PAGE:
innocent people in Charleston last week, yet the left and the media have
somehow forgotten that a deranged psychopath was to blame and “not” a flag
designating a part of our American history….
Now,
a film critic from the New
York Post
has opined that the film “Gone With The Wind” should not be shown
on TV or in theaters anymore due to its “racist” subject matter. He wants it
locked away in a museum where only people who like “that sort of film” can go
and see it. He wants it to become a pariah like “Birth of a Nation” and “Song
of the South”, two amazing films that you can’t even get access to anymore…..
So
if the left gets its way, what’s next? Will all John Wayne war films be banned
because they offend Asians or Europeans? Will every western that he ever did be
sent to the dustbin of history because they show racism against
Native-Americans? What other films and books will be banned a la “Fahrenheit
451” written in 1951 by Ray Bradbury? When an independent thinking populace
starts threatening the government will they start to burn all of our books,
censor all of our films and rewrite all of our history to fit their agenda?
Whatever happened to the individual making their own decisions about what they
want to read or see or buy? Does the government now make even these decisions
for us?
The teeming wonks in government and their overseers
would just love to make those and other decisions for us.
I have a question for readers: Which thing should
they be more exercised about: the Confederate flag, or a Che Guevara T-shirt or poster? The Confederacy,
which stood for slavery, was defeated and crushed. Communism, however, has not
been defeated or crushed. Communists, pinks, fellow travelers, and sympathizers
in and out of government abound in this country. They are in the White House
and in our schools and in our streets, demonstrating, smashing windows,
attacking people, calling for another kind of slavery.
When I see
someone flaunting a Confederate flag license plate or T-shirt, think: There’s a
good-ole-boy idiot whose notion of intellectual prowess is winning an
arm-wrestling contest.
But when I see
someone wearing a Che Guevara T-shirt, or see a Guevara poster in a college
dorm room, I think: There’s an enemy. He may be an idiot and an ignoramus
(oblivious or indifferent o the fact that Guevara was a monster), but he’s
still an enemy.  Or will be when his
ideological gauleiter gives him his marching orders to occupy, smash, grab,-and-burn.
He may as
well be wearing a Hitler T-shirt, or waving a Nazi flag.
Of course, the Confederate battle flag was and has
been acceptable to the Democrats for how long? Oh, I’d say for over 150 years. See
these revealing campaign posters and buttons here.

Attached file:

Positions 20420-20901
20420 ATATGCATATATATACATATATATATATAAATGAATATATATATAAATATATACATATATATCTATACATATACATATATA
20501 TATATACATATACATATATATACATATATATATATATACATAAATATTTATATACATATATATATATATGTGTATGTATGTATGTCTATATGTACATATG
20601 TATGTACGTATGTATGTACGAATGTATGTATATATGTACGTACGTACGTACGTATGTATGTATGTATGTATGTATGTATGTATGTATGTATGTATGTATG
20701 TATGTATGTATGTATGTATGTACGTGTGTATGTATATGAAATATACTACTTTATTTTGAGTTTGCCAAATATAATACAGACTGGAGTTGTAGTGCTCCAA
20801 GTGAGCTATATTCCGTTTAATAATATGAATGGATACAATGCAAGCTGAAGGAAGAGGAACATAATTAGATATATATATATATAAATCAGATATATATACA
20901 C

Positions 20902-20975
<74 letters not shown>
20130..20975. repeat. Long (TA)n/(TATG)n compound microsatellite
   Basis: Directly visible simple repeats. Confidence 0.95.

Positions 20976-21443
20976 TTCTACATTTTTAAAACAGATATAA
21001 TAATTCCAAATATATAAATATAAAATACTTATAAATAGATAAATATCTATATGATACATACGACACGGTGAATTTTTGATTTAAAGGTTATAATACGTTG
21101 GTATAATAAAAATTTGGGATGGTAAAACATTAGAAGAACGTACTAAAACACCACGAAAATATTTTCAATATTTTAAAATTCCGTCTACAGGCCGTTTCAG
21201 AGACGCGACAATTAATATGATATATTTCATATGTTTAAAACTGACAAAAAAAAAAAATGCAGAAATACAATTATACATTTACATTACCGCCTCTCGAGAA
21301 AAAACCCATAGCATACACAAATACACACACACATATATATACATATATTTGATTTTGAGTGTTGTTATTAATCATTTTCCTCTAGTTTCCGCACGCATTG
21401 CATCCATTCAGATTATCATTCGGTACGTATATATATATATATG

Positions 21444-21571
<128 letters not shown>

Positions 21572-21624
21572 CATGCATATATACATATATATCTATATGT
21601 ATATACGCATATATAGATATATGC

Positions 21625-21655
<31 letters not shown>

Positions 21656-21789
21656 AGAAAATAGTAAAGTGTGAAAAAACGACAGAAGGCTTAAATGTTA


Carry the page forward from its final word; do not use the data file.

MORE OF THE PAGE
Obama? It was fine with him in 2008.
During a speech that year in Philadelphia in which, with a great deal of snark,
excoriated the Founders and authors of the Constitution for being slave-holders,
 he said, “Where the Confederate flag
still flies, we have built a powerful coalition of African Americans and white
Americans” You can interpret that any way you wish, it’s such an ambiguous
statement.
But, must we remind people that it is the Democrats
who have perpetuated black slavery with the welfare state, and that the
Republicans, historically, opposed slavery, but today aren’t so sure? Daniel
Greenfield discusses Bill Clinton’s copsectic connection to the Confederacy and
its now-maligned banner in his June 21st FrontPage article, “The
Clintons and their Confederacy Flip-Flopping
.”
After the Charleston
church shootings, the media rushed to interrogate Republican presidential
nominees about their position on the Confederate flag in South Carolina. They
don’t appear to have asked Hillary Clinton, who has a lot more connections to
the topic than Scott Walker or Mitt Romney.
But then the media
doesn’t ask Hillary Clinton any hard questions. Or any questions at all.  Like everything else, the Clinton position on
it depends on their political interests at any given time….
This type of
hypocrisy is nothing new for Democrats considering their long history with the
Confederacy (like John Kerry, they were for it before they were against it).
Their official revisionist history is that all ‘those types of Democrats’
became Republicans.
At the same time, it is the Democrats who are proposing
expanding the powers of the state to impose slavery on all, the Marxist/Fascist
kind. So, Dylann
Roof
, mass murderer and racist, waved the Confederate flag? And the
Democrats never?
What a hysterical proposition! Excuse me while I laugh.

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5 Comments

  1. revereridesagain